Odysseus: Analysis of a Hero

on Wednesday, October 24, 2012

On the surface, Homer’s Odysseus seems like an ideal hero. He is brave, and strong, and as handsome as the gods. He is clever as well, as he easily tricks the Cyclops Polyphemus, and he can think on his feet, as is proved by the elaborate story he tells Eumaeus. Odysseus is adored by almost everyone; Circe, Calypso, and Nausicaa all fall in love with him almost instantly, and Athena goes out of her way to get him home safely. The only character in the Odyssey that doesn’t like Odysseus seems to be Poseidon, and his dislike was spurred by Odysseus’s blinding of his son, Polyphemus, and act which, to be fair, Odysseus only did in order it save his live and those of his crew.

Upon studying his character further, however, Odysseus is not as heroic as he might seem at a first glance. He is self centered and moody, and he is twice unfaithful to his wife, first with Circe, then with Calypso. He obviously thinks very highly of himself, and while he claims to have remorse over the deaths of the majority of his crew, he doesn’t shed many tears over it. He thinks nothing of pillaging unprotected towns after the sacking of Troy, and seems to be showered with riches wherever he goes. Additionally, no one in the story seems aware of Odysseus’s flaws. Odysseus is painted as a virtuous character in the eyes of all but the reader, and because of this, he seems egotistical and is easy to resent.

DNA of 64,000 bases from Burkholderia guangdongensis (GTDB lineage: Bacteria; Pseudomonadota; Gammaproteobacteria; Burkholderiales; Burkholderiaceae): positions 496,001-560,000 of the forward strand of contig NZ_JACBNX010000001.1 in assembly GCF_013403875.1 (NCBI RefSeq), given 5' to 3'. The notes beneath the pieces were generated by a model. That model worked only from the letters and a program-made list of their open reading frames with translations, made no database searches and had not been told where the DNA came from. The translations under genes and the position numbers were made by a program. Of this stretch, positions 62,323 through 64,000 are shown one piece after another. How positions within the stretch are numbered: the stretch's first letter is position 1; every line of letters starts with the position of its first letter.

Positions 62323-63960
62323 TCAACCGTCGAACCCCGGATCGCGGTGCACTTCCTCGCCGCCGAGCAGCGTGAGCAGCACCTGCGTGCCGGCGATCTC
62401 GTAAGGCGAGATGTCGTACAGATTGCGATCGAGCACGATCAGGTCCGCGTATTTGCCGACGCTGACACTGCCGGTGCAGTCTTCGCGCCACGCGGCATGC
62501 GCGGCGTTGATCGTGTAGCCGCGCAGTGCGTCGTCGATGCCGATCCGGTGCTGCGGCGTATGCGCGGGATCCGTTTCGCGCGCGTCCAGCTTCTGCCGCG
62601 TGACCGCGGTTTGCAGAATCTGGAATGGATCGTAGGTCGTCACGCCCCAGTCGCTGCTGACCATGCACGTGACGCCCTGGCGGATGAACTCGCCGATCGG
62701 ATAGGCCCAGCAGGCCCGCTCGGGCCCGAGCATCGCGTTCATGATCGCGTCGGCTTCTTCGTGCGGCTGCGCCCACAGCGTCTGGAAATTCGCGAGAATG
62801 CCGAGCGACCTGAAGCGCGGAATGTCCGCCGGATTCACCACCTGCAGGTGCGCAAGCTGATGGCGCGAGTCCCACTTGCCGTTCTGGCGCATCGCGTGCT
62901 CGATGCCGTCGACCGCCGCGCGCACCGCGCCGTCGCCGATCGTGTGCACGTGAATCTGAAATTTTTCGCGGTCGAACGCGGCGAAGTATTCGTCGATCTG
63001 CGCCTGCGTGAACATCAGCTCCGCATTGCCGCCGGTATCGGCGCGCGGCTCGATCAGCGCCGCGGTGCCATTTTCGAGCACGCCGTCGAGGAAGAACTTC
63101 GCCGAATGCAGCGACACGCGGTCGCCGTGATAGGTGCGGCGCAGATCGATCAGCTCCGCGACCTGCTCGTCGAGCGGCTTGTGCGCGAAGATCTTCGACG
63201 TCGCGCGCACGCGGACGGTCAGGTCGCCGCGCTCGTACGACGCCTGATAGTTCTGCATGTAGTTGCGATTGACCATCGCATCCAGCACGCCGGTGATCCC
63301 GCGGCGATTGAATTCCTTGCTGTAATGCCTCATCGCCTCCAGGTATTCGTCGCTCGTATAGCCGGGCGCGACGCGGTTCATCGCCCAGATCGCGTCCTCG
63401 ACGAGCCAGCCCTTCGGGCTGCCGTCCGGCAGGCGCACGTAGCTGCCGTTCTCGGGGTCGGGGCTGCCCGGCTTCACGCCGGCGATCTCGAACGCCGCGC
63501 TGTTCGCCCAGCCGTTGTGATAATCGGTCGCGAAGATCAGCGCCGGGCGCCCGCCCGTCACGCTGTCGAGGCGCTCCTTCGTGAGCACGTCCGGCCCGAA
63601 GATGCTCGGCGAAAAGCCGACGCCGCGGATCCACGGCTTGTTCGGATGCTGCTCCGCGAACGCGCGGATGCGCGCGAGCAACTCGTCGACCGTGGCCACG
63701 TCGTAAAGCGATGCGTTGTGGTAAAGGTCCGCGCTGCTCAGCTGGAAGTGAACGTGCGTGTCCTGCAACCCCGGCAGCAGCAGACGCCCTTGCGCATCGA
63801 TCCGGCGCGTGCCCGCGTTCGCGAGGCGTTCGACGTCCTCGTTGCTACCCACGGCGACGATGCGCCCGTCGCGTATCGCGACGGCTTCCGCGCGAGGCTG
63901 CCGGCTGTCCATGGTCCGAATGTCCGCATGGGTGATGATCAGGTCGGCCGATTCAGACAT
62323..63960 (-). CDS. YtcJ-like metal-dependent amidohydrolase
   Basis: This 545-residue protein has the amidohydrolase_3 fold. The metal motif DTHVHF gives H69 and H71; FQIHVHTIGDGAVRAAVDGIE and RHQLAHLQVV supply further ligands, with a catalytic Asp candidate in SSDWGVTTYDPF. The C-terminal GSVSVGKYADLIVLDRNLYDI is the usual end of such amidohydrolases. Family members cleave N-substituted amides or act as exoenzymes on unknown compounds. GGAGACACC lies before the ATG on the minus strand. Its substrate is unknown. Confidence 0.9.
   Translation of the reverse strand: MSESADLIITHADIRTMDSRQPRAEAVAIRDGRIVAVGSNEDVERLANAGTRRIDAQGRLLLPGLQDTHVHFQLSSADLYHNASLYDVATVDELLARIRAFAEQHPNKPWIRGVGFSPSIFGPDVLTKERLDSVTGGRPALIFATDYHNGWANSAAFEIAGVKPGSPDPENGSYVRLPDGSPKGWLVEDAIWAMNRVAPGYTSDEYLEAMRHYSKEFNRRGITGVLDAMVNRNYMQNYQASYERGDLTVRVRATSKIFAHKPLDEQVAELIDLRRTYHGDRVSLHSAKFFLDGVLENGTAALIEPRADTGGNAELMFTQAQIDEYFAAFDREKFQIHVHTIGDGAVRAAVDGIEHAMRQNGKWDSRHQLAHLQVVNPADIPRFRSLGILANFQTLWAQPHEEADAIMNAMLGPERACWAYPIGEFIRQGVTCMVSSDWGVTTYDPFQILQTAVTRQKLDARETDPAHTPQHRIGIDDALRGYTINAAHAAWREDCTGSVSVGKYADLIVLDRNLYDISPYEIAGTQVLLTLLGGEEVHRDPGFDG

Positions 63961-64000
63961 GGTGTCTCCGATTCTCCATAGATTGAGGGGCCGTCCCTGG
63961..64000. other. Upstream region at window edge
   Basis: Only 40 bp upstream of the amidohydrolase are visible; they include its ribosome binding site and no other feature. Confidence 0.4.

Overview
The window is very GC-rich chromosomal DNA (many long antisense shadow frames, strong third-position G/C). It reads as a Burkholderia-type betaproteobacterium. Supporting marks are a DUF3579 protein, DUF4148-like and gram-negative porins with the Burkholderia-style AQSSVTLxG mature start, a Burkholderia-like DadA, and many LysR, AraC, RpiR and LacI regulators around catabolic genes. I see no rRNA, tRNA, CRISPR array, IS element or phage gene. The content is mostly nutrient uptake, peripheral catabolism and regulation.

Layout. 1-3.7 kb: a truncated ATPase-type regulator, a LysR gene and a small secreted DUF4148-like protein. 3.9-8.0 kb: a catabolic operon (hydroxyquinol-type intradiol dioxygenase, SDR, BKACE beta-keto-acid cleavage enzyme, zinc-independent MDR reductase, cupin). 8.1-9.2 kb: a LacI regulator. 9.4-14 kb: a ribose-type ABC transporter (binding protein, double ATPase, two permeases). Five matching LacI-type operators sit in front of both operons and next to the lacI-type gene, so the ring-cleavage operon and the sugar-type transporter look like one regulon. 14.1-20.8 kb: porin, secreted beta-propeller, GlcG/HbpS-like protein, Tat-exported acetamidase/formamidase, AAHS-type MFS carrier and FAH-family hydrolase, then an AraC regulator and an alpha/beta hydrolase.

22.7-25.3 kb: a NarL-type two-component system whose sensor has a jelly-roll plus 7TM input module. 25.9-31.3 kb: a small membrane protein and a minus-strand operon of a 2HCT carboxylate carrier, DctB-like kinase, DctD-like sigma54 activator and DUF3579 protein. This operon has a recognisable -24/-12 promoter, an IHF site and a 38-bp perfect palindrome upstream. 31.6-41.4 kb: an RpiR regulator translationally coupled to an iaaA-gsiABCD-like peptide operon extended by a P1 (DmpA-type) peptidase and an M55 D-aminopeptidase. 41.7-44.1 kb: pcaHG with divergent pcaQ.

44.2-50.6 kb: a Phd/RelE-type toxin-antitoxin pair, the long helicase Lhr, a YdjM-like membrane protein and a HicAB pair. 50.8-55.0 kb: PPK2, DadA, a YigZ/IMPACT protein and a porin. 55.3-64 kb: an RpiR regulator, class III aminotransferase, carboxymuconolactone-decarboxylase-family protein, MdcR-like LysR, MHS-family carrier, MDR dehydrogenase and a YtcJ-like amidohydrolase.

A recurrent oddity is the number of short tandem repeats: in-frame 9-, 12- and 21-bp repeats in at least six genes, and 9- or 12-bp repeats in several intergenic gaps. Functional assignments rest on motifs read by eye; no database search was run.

By the standards of his time, Odysseus is the epitome of a hero, but to a modern reader, he falls short of the praise he is given within the poem.


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